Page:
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posted 11 days ago on ars technica
One of Google's datacenters in Europe, europe-west1-b, suffered permanent data loss after power fluctuations resulted in sporadic I/O errors. The cause? Four lightning strikes to the power grid disrupted the building's power. Although the datacenter has battery backups and auxiliary generation, Google writes that "some recently written data was located on storage systems which were more susceptible to power failure from extended or repeated battery drain." The result? "[I]n a very few cases, recent writes were unrecoverable, leading to permanent data loss." The company said that less than 0.000001 percent of storage in its persistent disk system was affected. That doesn't sound like much—it's ten kilobytes for every 1 terabyte—but with the datacenter likely holding many petabytes, it all adds up, and Google could well have lost as much as a few gigabytes of data. Read 1 remaining paragraphs | Comments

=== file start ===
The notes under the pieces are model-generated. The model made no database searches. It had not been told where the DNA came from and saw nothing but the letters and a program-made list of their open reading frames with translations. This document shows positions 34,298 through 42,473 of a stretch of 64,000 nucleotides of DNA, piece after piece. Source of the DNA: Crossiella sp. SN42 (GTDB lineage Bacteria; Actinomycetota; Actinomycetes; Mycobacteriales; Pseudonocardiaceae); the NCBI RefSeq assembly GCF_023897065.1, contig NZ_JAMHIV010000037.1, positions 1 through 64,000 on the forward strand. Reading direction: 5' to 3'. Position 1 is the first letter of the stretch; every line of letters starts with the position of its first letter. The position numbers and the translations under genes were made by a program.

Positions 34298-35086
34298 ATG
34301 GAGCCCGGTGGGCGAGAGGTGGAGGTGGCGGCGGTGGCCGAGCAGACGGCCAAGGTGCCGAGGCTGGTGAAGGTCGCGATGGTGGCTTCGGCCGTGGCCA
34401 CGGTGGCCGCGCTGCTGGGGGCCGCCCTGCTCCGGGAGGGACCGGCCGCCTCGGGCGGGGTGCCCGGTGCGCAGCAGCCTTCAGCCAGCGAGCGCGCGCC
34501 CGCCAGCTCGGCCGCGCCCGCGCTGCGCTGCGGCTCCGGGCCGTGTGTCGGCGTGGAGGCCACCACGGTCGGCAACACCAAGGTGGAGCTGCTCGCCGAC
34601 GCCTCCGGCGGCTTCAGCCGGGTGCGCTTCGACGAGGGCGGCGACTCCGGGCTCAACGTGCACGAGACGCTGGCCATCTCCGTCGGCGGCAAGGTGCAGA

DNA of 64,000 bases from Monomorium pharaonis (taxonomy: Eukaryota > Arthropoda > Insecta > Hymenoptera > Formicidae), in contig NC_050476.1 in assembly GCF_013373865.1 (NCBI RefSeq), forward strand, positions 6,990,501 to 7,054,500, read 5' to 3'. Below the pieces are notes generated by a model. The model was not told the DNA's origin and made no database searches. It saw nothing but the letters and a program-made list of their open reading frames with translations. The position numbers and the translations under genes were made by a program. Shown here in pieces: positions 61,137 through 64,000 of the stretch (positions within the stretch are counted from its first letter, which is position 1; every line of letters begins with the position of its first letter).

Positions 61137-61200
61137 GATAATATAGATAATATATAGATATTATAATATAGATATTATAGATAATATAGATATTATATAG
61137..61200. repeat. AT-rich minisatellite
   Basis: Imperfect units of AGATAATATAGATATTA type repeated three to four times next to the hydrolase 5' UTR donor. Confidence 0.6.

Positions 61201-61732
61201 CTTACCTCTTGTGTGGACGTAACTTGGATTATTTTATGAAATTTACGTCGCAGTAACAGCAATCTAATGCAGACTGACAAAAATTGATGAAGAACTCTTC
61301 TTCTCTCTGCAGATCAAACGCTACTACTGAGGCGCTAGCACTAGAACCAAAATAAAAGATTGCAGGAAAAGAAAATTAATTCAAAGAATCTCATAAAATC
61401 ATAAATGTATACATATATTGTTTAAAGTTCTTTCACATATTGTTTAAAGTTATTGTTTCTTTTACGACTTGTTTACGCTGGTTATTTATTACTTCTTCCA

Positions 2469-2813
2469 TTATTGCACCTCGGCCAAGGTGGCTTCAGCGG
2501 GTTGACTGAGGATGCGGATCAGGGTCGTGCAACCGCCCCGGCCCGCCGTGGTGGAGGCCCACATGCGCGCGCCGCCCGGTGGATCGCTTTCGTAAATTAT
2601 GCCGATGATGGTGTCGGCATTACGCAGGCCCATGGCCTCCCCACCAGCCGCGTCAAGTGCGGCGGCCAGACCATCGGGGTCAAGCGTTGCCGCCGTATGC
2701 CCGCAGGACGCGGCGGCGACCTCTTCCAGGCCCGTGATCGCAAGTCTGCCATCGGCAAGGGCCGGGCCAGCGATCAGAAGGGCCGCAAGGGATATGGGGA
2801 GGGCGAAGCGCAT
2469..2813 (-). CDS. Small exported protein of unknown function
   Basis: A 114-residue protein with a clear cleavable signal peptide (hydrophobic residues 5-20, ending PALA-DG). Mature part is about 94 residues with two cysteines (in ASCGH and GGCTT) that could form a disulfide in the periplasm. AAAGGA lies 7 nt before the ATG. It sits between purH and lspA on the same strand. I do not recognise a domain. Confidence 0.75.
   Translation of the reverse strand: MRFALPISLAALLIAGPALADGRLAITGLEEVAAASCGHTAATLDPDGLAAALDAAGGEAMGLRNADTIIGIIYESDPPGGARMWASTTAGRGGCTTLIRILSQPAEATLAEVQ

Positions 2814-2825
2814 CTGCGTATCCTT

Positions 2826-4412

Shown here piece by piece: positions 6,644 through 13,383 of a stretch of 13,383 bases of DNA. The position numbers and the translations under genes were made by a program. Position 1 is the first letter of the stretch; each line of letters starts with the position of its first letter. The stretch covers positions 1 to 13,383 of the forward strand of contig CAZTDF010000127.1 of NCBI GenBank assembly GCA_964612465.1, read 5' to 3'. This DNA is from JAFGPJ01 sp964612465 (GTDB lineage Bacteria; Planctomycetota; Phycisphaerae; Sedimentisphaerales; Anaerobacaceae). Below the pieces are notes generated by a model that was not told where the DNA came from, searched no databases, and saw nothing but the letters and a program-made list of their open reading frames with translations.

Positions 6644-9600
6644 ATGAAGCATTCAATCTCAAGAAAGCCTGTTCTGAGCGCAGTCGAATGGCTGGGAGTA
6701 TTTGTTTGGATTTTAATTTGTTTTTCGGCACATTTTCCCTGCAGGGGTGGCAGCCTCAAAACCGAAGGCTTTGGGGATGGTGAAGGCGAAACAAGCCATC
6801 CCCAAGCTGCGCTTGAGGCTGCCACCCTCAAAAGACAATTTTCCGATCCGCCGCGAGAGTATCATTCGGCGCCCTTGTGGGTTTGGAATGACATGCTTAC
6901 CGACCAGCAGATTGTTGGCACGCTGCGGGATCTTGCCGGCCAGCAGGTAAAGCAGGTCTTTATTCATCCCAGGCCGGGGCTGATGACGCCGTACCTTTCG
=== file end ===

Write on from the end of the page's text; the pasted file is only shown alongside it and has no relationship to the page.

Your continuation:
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posted 11 days ago on ars technica
The hyperloop sounds like science fiction, Elon Musk’s pipe dream: leapfrog high speed rail and go right to packing us into capsules that fling us across the country in hours using what are, essentially, pneumatic tubes. It sounds crazy, when you think about it. It’s starting to look a little less crazy. Hyperloop Transportation Technologies announced today that it has signed agreements to work with Oerlikon Leybold Vacuum and global engineering design firm Aecom. The two companies will lend their expertise in exchange for stock options in the company, joining the army of engineers from the likes of Boeing and SpaceX already lending their time to the effort. Read 13 remaining paragraphs | Comments

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posted 11 days ago on ars technica